Utrecht, 8 March 2019
Today is International Women’s Day, which seems to be a marvellous day to put the last draft of the sketch about Catherine Disney online at ResearchGate. As a celebration that in most parts of the world forcing women into marriage is not possible any more. Catherine’s life would have been very different and very much happier if she had not been coerced into her loveless marriage, and it is hoped and should be worked towards, that soon all over the world such a practice will become unimaginable, and no woman will lose her life any more in the way Catherine lost hers.
Note added 5 April: That RG link contains the final version now.
Utrecht, 3 November 2018
Today 165 years ago Catherine Disney died, five years after she had made an attempt at suicide by taking laudanum. She did not love the man she had been forced to marry, and her unhappiness may have been worsened by the death of two young sons. She survived though, and thereafter lived mainly with family. In her last weeks she was finally able to explain what had happened to her to the love of her life, in two intensely emotional interviews. A golden lining at the end of her very difficult life.
The view on Hamilton given here and in the sketch is motivated extensively in my essay about him, A Victorian Marriage : Sir William Rowan Hamilton. The events described in the sketch all come from Hamilton’s letters, except what happened during Catherine’s 1845 visit to the Observatory, what happened in Carlingford around Catherine’s suicide attempt in 1848 and when and how she was brought to her brother in Newtown-Hamilton, and whether or not she attended her eldest son’s wedding in 1853.
But because not much is known about Catherine Disney, and nothing is known about her own view on her story, in the sketch that is extrapolated from the scarce information there is about her, yet at the same time firmly based on Hamilton’s observations of how she felt. Even though in some aspects Catherine may have seen things slightly differently, due to Hamilton’s two main biographies there is no doubt about her unhappiness, her love for Hamilton, her love for her children, and her rejection of her husband, and this is the thread which runs through the sketch.
Three of Catherine’s seven sons died young: William Brownlow (1831-1841), Maxwell Close (1837-1838), and John Lambert (1841-1849). Missing here is Catherine’s fifth son Arthur Edward Barlow (1835-1911). Of him no photo was found, but there is an interesting letter from him during his time as Commander on the steamship Nizam. It was written in March 1876, and Arthur Edward describes the saving of a life at sea by a life-buoy, invented by Holmes [All websites accessed 3 November 2018].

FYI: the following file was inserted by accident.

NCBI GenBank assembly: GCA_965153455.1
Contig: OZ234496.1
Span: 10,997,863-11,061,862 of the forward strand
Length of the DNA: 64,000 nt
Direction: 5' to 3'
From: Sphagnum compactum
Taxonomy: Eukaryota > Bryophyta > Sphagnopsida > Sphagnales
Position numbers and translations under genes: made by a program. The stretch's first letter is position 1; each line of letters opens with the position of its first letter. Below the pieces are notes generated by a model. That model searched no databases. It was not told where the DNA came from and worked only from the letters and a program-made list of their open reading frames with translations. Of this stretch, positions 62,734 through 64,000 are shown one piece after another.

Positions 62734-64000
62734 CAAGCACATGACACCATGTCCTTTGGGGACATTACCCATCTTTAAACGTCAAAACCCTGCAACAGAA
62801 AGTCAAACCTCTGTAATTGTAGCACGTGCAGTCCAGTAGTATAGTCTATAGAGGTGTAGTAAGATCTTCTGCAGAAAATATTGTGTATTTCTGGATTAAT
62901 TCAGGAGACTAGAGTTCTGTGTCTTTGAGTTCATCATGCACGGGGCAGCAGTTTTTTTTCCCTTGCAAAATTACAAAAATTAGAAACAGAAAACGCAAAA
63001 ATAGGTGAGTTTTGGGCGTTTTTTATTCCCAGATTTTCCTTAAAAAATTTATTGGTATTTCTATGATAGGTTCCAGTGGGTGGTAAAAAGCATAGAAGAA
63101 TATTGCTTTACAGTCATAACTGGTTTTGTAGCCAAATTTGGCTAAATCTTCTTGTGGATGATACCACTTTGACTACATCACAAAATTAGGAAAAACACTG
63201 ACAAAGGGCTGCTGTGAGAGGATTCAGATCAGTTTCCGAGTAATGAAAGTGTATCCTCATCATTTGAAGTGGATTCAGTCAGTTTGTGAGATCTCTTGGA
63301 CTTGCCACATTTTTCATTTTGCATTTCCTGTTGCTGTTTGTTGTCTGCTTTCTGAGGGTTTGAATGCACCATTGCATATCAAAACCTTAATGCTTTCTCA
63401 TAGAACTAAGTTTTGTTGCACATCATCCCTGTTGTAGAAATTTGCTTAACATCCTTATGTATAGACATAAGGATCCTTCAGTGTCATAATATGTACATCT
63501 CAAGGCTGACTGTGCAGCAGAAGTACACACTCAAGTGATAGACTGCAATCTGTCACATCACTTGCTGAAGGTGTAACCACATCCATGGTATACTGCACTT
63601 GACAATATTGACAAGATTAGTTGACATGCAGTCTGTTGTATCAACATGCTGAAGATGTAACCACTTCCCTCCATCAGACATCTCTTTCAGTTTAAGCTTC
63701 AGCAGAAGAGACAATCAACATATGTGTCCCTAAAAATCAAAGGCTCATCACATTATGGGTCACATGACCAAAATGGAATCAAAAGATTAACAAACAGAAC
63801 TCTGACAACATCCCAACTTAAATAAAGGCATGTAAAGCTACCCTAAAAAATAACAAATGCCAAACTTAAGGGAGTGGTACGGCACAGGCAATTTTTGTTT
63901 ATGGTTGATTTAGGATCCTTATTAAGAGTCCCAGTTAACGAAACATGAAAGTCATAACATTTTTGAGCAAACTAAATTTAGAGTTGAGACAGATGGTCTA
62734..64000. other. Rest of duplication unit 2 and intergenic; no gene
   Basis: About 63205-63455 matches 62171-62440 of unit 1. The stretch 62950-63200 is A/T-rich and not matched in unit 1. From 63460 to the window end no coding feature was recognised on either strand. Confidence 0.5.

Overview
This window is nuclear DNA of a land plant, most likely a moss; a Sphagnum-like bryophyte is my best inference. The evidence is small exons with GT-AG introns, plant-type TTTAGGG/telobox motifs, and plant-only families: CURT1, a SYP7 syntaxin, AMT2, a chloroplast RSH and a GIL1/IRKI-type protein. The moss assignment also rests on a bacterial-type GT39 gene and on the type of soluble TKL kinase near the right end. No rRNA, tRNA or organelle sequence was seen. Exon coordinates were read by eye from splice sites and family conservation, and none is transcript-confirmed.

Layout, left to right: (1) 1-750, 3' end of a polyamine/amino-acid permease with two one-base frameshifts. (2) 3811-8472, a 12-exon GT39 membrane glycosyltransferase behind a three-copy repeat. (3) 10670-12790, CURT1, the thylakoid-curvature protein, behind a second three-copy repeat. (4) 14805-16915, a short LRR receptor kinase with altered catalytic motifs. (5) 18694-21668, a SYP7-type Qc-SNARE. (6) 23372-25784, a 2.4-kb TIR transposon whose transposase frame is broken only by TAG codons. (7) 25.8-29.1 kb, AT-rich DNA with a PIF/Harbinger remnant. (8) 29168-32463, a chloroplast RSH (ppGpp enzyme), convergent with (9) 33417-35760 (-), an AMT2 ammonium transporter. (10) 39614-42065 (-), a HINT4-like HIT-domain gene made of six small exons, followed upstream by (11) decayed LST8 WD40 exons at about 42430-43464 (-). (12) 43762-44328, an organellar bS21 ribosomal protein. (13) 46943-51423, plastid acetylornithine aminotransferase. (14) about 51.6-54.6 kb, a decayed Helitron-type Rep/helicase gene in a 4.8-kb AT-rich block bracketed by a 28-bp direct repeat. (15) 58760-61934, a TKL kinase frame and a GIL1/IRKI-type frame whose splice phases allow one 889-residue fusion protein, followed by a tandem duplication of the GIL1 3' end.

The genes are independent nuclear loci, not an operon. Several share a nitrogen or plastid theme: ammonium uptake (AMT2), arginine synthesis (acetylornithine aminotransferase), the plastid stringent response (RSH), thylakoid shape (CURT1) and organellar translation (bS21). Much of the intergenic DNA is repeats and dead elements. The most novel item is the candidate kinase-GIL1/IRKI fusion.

For two photos of Brabazon’s wife see Harriette Ellen Guinness.
While searching for information about Carlingford, where Catherine lived when she made her attempt at suicide, I came across a most remarkable story which concerned ghost stories about a haunted Rectory in Carlingford. In the 1960s a ghost hunter had conjectured that it had been about a romantic tragedy in the mid nineteenth century, involving a girl with golden hair in a red dress and a clergyman. Then it indeed turned out the be the house where the Barlows had lived, in their time called the Glebe House and later the Rectory.
Thinking about Barlow’s side of their story it seemed to me that that was visualized by the haunted Rectory. For his times not having made an extreme decision when insisting on marrying Catherine, in some way he also was a victim of their times. He certainly will have hoped for many years that his marriage would work out after all, and that the beautiful and radiant girl with the golden locks he had fallen in love with so many years ago would return in her if he would be a very good husband. But having lost two of their sons in Carlingford he will have lost all hope that his wife would ever become her happy self again, and for him that town with all its ruins may have become the embodiment of the ruins of his life. I did not imagine Catherine to be doomed to stay in Carlingford as a ghost, but that the clergyman in the story thus visualizes Barlow who in his mind stayed in Carlingford forever, chasing the beautiful young girl she once had been, always hoping against all knowledge that in the end she would learn to love him as she should. And who was not able to accept that he finally lost her completely.
Realizing that Catherine made her suicide attempt in 1848 the conclusion about the time of the tragedy, the mid nineteenth century, is certainly remarkable. But ghosts do not seem necessary at all in searching for explanations where the ghost stories came from. Many people must have known about Catherine’s unhappiness and her attempt. People talked with her, she was after all the reverend’s wife, and they will have noticed long before her attempt that something was wrong. The Barlows had staff and nursemaids who must have known, Catherine had to buy the laudanum somewhere, and after her attempt she had to be taken care of. She then left Carlingford, never to return anymore, but for some time Barlow and perhaps the children still lived there, and suicide was not openly talked about then. Therefore, over the generations people may have slowly started to forget about whom the tragic stories had been told. But that it had happened in the Rectory, that part was well remembered, explaining the legend about the haunted Rectory.